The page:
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I have two sentences.

The cars underwent a rapid change from the application of mechanical technology to digital, that currently takes advantage of artificial intelligence. Currently, they have become large.

Can I say: Currently, the ones have become large?

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up vote 3 down vote accepted

No, you can't really say that.

"The ones" would be used in a situation where you are identifying some subset:

  • The ones in the corner
  • the ones with a sign on the windshield
  • the ones that have autopilot
  • the red ones

You need to supply some distinguishing feature that allows us to identify which "ones" you are talking about; if you are talking about all of them, the all-inclusive "they" is appropriate.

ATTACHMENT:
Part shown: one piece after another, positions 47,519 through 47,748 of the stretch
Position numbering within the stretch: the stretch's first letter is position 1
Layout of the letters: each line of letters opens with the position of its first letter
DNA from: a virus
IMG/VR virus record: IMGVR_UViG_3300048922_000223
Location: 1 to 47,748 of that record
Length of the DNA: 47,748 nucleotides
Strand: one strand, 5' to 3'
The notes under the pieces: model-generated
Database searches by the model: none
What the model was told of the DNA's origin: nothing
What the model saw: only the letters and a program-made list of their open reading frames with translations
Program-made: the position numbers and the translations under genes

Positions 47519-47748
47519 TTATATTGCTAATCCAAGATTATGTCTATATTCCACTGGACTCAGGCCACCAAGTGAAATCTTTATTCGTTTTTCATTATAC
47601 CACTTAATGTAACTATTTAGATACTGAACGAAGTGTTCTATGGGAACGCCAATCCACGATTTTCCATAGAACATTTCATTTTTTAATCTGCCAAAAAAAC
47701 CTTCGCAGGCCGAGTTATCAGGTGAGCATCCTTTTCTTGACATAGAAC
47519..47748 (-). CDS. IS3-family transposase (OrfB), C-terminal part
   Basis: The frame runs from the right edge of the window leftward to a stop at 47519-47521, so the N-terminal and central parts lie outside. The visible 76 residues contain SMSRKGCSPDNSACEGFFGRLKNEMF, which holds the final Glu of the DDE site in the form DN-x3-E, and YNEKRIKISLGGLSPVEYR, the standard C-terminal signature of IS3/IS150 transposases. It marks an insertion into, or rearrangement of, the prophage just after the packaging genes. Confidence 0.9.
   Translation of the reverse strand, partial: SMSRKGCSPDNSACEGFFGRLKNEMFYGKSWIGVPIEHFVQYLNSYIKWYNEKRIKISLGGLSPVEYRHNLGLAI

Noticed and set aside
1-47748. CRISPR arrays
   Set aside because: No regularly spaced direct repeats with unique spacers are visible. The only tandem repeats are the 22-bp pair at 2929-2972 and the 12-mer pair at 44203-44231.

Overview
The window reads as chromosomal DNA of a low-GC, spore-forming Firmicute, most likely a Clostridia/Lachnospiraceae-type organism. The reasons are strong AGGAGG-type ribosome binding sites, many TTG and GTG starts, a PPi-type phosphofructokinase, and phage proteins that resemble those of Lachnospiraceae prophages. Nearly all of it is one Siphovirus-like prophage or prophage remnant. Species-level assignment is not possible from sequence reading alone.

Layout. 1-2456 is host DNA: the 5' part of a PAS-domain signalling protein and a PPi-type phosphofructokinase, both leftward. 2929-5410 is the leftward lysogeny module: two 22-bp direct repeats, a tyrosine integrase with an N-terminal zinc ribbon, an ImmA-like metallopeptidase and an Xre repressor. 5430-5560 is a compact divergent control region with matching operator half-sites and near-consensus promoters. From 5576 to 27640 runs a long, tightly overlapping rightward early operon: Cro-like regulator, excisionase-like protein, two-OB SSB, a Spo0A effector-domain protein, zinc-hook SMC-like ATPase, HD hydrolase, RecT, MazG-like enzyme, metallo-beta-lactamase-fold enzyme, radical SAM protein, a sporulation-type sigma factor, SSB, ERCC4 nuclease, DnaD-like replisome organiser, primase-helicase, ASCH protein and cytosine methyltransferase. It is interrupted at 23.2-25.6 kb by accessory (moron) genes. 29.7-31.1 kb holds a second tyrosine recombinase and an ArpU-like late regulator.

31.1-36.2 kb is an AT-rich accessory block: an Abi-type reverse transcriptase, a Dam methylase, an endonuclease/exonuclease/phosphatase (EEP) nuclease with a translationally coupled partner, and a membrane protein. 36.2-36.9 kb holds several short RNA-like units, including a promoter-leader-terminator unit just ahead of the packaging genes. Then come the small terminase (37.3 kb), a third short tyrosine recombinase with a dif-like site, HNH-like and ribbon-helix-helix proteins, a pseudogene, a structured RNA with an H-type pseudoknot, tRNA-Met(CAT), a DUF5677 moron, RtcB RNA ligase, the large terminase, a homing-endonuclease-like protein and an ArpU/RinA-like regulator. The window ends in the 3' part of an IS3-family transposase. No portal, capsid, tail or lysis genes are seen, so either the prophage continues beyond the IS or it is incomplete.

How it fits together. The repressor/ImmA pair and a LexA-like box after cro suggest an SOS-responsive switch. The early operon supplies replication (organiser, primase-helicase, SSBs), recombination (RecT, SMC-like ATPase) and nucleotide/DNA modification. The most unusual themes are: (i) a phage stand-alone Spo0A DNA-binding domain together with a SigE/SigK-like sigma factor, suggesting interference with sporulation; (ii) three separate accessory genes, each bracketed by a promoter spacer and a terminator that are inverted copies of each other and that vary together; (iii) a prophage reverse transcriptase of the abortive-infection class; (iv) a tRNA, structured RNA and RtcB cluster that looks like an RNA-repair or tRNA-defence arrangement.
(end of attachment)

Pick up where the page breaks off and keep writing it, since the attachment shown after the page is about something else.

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It is grammatically correct to say, "The ones have ..." But in this case, it would result in an unclear sentence. Which ones? "They" has a clear antecedent: "the cars". But "the ones" introduces a new subject and never makes clear what it is referring to. In this case, do you mean "the cars that underwent a rapid change"? The ones that didn't undergo the change? Some subset of the ones that changed? Etc.

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